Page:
My assignments are quite diverse. There are a few elements that keep recurring:
- Conducting interviews with everyone involved, on management level as well as on employee level, to map the situation. I can gain the confidence of people. They tell me the true reality. This is the starting point for further discussion with my client.
- To guide managers and/or employees for a longer period to try out changes in the daily practice, to adjust and anchor.
- To give workshops in interaction with management and/or employees to contribute expertise and to get to the core. I don’t give trainings but workshops because in workshops I can cover problems that are relevant for the participants at that moment, and I don’t have to train employees in methods but can apply various methods in the specific context.
- The use of new techniques to make meetings motivating and effective and stimulate ownership of the participants.
- To introduce a new approach that is not focused on fixed structures, targets, and control, but on the creation of supporting structures for the people to function in flexible relationships. The focus is on autonomy, mastery, and connectedness. This new approach is well received and seems to work in practice, even without the entire organization needing to change in one go. It creates curiosity in the rest of the organisation and seems a good foundation for further spread.
Each assignment has of course specific aspects as well. I therefore will give you the specific character of a few assignments.
Guidance of project managers
I guided individual project managers in regular sessions for their project. This guidance is a mix of mentoring and coaching, whereby the mentoring serves to transfer knowledge and experience and the coaching to make the project managers think and let them find solutions themselves. The pattern was to deal with one specific problem in a session, to let the project manager start with the knowledge acquired in the session and to let the project manager report on the result in the next session. This turned out to be very effective. Project managers learned to unravel problems in parts that were practical to tackle and to get quick feedback on the effectivity of their approach.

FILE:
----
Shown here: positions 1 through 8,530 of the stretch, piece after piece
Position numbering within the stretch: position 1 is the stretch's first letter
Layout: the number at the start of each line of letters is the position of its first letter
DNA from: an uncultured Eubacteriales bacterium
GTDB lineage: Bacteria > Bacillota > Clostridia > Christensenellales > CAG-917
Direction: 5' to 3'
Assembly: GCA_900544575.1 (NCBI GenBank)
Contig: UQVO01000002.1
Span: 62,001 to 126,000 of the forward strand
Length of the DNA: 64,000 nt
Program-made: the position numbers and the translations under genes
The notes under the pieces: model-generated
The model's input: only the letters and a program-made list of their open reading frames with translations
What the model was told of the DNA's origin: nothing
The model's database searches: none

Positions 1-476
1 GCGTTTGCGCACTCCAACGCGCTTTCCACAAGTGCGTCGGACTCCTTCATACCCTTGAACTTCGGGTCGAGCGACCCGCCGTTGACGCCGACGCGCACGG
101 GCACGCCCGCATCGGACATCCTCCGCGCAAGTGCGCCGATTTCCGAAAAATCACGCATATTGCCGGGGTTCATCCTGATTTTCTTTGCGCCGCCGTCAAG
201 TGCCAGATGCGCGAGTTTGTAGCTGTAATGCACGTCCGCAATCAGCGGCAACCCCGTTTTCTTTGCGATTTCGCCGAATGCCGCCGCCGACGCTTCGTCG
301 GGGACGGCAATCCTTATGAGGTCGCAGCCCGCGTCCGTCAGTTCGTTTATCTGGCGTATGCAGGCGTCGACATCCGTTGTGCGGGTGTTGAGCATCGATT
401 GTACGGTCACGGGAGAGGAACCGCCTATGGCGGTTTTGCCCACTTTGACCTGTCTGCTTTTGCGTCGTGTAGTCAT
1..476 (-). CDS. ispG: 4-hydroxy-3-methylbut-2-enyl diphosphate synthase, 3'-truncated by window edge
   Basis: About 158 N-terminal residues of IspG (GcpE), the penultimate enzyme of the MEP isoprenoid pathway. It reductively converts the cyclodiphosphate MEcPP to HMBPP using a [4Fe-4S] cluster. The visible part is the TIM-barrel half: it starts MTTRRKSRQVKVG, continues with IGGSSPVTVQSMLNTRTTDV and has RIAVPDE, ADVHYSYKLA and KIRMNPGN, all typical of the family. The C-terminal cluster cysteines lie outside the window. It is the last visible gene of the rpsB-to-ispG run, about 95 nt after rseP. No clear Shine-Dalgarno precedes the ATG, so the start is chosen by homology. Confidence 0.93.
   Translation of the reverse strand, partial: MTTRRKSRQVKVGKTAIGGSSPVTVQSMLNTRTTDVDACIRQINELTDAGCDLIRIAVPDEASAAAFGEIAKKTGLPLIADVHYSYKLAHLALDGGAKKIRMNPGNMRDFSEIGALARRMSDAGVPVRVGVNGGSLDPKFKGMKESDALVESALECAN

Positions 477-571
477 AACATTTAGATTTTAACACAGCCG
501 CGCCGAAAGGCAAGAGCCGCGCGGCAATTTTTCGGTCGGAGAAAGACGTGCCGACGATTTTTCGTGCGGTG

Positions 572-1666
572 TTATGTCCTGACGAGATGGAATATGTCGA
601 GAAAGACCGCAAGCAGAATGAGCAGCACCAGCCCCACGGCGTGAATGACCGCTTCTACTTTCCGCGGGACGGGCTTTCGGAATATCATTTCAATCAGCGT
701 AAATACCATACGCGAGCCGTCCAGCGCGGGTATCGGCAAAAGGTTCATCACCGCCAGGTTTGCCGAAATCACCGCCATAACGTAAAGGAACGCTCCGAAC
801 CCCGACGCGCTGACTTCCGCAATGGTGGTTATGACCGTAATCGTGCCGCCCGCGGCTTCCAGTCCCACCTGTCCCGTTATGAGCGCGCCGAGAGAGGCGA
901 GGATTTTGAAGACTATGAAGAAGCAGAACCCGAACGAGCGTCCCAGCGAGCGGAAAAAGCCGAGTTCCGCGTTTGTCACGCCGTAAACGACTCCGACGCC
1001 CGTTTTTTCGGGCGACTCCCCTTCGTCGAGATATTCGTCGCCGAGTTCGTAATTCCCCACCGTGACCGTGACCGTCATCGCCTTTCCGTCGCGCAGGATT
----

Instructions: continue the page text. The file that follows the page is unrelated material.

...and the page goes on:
In one assignment I was facilitator in intervision meetings of project managers. It turned out that the role of an external facilitator with experience in for them relevant fields was key to create a safe environment that invited the participants being vulnerable and challenging each other. This resulted in visible insights of project managers.
I guided several companies in improving the effectiveness of their product development. This concerned learning how to deal with uncertainty, the needed alternation between divergence and convergence in the development cycle, the multidisciplinary and cross functional cooperation, the supporting structures to direct projects, and the seamless integration of Lean and Agile in the way of working of projects.
I guided several companies in safety management in line with the aforementioned approach. I have drawn from the complexity theory, the Hearts & Minds safety ladder, and the Human Performance approach, to arrive at an alternative approach and applied this in practice with success. It reduced the tension between service departments and the workplace, reduced the bureaucracy, created trust, and increased the ownership of employees. The result is a generative safety culture.